The Lifeline program is the US government’s way of providing subsidized mobile phones to America’s poorer citizens. Despite the good intentions, the program is regularly attacked as being mired in fraud and waste, as talkRA has covered before. The political nature of the criticism is illustrated by how the Lifeline mobile phones are now commonly referred to as ‘Obamaphones’ even though the extension of the Lifeline program to provide mobile services occurred whilst George W. Bush was in office. But very straightforward investigative journalism continues to highlight stories about corruption and abuse.
In particular, there is a common trend where communications providers have lax controls over the supply of Lifeline phones, handing phones to people who do not qualify for them. This story from the National Review Online covers yet another example of how easy it is for an individual to obtain multiple subsidized phones, in clear contravention of the scheme’s rules. Part of the blame lies with government, for exercising inadequate oversight. However, the failures of the Lifeline program also illustrate how the private sector can easily become prone to waste, if it adopts an approach of incentivizing some staff to maximize ‘sales’, whilst failing to implement controls to prevent abuse.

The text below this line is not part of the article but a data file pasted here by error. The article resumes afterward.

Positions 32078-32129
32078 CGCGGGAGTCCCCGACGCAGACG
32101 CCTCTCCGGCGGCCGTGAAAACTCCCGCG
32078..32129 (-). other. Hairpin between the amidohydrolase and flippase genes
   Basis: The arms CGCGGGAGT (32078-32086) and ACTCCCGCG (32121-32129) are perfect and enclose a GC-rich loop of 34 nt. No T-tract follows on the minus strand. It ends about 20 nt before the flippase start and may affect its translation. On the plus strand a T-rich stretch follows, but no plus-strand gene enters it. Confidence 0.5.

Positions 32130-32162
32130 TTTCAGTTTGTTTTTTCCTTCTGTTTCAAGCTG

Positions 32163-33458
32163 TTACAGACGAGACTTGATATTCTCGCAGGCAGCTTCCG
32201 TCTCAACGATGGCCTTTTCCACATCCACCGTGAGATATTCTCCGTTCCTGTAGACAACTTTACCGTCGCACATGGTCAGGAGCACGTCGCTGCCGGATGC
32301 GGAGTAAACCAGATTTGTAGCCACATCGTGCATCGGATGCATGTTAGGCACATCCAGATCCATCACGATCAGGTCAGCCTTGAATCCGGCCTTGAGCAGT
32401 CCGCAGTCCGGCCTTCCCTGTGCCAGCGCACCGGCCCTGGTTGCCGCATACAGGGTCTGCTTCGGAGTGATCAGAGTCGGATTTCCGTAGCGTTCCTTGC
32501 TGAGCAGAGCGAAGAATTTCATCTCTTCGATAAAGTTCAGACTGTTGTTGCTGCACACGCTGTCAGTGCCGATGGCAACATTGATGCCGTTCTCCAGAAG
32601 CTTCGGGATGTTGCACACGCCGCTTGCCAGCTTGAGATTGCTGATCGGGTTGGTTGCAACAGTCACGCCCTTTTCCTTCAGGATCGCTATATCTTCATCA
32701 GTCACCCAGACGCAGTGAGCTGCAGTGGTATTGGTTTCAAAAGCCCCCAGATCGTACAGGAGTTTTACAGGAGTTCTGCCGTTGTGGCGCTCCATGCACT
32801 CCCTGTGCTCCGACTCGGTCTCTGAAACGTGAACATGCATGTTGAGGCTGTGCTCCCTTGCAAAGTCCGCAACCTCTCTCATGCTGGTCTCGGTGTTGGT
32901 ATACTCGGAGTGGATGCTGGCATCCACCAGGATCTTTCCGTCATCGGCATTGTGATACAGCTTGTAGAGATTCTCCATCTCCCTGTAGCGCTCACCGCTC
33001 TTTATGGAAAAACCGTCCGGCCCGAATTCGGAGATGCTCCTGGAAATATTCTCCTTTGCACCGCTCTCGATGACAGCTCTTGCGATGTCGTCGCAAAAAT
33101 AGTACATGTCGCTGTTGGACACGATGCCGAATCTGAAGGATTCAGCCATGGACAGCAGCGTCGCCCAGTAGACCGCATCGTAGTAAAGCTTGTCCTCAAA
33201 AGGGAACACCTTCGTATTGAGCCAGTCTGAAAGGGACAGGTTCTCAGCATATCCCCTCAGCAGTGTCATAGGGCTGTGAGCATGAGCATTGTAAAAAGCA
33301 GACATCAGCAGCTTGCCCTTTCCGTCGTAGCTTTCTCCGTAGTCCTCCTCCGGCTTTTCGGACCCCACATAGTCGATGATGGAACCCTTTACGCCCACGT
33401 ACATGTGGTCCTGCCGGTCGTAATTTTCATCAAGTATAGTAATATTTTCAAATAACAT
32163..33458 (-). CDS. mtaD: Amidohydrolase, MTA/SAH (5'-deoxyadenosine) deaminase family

Economics – and life – is all about incentives. Carriers have an incentive to give out phones to get money plus the more phones out there the more calls made. So the incentive is on the wrong side. Why give a rich company an incentive to make even more money – they should not be given one at all. The subsidy is given to the wrong side of the transaction. Plus there are no controls whatsoever on the government’s side – so they are leaking money… :P
@ml, I completely agree. Though this example is about government, it represents a far more general problem about human motivation and how incentives lead to leakage. Whilst the typical software vendor repeatedly claims they are being ‘proactive’ by suggesting you implement real-time reconciliations of huge amounts of data, a genuinely proactive approach to revenue assurance and fraud management would start by designing incentives so there’s no motive for anyone to make ‘mistakes’. For example, do not pay commission to sales staff if they provide incomplete/inadequate data about orders. That is the kind of proactive thinking that is barred from discussion in any vendor-dominated RA group ***cough, Gadi, cough***. So when RA people think ‘big’, too often they are guilty of thinking small, and failing to see the really big picture. As a result, they make it less likely they will ever deserve to be promoted to the executive ranks.